It is just another example of how passionately this extraordinary country has embraced RWC 2019.
Rose to the occasion
Towns and cities across Japan have made huge efforts to welcome teams and fans as they step off trains, planes and automobiles but the Oita council may want to slightly tweak its rose globe, pictured below.
The beautiful evocation of planet earth comprises 2,800 pieces of colourful preserved roses but while they have appropriately represented Australia with a cluster of vibrant golden flowers, England, whose rugby team is sometimes referred to as the Red Roses, is a shade of disturbing sky blue.
And that's a pale imitation of how Eddie Jones sees his side.
Thanks a million
Teams who are used to winning trophies might look down on nations who celebrate like world champions when they reach the last eight of a tournament, but everything is relative in the world of sport.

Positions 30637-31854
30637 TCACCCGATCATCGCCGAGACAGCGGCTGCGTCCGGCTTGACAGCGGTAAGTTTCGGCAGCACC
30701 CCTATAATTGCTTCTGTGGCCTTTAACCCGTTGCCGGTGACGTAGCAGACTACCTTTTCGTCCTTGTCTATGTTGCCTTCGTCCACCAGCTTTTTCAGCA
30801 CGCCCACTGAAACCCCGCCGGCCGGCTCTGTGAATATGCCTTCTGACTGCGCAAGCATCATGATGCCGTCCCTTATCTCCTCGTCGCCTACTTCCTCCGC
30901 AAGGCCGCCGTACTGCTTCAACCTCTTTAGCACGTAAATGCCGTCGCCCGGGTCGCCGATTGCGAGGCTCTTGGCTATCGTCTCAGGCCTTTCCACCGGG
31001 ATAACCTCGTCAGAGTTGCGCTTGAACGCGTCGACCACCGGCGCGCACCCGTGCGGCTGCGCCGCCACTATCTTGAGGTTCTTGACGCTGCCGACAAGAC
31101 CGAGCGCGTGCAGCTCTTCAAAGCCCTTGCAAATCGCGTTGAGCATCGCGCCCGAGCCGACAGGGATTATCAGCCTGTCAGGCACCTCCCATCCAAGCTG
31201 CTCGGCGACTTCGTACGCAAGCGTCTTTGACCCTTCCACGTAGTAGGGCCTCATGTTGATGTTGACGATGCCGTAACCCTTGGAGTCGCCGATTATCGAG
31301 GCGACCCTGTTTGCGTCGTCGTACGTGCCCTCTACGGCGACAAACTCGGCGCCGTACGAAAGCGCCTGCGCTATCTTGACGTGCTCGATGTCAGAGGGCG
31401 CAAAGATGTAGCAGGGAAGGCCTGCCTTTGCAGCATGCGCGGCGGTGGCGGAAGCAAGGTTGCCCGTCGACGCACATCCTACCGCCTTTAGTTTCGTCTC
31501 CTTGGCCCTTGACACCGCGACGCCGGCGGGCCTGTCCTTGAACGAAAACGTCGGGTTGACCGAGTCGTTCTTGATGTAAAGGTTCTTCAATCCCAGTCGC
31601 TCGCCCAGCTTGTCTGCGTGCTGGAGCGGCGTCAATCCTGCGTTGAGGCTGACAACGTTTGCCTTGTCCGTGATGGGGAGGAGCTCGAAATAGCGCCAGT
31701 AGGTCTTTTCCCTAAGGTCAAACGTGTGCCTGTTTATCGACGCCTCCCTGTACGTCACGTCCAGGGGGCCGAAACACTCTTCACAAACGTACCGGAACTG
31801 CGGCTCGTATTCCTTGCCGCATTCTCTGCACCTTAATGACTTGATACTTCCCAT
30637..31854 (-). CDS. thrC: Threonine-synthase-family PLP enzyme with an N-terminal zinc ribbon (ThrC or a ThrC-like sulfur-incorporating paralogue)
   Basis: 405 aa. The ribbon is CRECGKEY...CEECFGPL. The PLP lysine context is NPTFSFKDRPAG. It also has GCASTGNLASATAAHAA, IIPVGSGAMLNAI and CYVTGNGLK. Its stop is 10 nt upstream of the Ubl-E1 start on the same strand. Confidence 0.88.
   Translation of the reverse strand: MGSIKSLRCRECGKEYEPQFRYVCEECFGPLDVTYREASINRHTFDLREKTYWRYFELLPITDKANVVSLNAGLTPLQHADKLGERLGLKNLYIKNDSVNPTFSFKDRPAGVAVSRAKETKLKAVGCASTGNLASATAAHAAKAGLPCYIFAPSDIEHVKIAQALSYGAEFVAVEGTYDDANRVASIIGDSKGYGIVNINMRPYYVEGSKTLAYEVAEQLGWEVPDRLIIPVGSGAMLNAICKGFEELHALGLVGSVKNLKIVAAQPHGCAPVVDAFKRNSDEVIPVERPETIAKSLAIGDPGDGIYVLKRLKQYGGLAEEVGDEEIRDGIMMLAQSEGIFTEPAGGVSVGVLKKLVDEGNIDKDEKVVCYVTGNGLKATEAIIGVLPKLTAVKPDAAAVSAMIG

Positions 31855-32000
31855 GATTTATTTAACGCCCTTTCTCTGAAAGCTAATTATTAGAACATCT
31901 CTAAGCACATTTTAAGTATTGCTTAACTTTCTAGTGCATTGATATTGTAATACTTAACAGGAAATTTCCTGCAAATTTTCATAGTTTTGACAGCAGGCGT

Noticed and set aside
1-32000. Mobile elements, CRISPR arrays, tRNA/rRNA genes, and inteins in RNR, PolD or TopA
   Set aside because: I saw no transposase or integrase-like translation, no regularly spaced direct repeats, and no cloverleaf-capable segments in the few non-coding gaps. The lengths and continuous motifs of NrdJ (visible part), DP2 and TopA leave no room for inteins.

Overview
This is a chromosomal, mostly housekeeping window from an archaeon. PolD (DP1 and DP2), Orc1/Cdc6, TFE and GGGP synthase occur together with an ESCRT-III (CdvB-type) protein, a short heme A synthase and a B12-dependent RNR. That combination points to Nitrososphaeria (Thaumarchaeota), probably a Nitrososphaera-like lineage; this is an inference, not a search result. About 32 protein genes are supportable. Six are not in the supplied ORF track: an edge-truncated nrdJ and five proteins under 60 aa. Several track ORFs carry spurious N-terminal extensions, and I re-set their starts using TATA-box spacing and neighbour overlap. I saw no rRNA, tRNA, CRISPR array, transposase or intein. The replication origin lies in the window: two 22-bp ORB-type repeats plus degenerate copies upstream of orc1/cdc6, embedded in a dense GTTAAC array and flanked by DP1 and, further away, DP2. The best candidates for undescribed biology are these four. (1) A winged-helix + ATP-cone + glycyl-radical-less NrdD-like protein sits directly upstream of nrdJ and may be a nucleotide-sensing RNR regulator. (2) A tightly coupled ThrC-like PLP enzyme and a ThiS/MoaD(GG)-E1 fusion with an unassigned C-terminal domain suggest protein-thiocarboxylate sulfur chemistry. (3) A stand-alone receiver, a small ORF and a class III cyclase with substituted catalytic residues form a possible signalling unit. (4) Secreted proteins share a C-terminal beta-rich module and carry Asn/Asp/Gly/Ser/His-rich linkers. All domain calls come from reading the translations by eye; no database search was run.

"This is great ... not just for Japanese rugby, but rugby in Asia and Tier 2 rugby," said captain Michael Leitch.
However joyous the celebrations were, though, they couldn't hope to match those in another host nation who reached the quarter-finals, this time in football. In 1998 Burkina Faso, one of the world’s poorest countries, somehow found the money to host the Africa Cup of Nations.
The Etalons (Stallions) lost the opening game against Cameroon and that, it seemed, was that. But they beat Algeria, ranked far higher, then scored a late winner against Guinea to make the knockouts for the first time. Cue pandemonium.
Crowds five and six deep lined the roads for several miles from the stadium back to the centre of Ougadougou, the capital. They sang and danced and banged saucepans for every passing bus, even if it was full of police or media - then the really big crowds turned out in the city centre. State officials estimated the turnout to celebrate at one million.
And they even went one better than Japan and won their quarter-final. It was no one-off either, for in 2013 they went all the way to the final.
So look out for Japan to really make their mark at RWC 2035.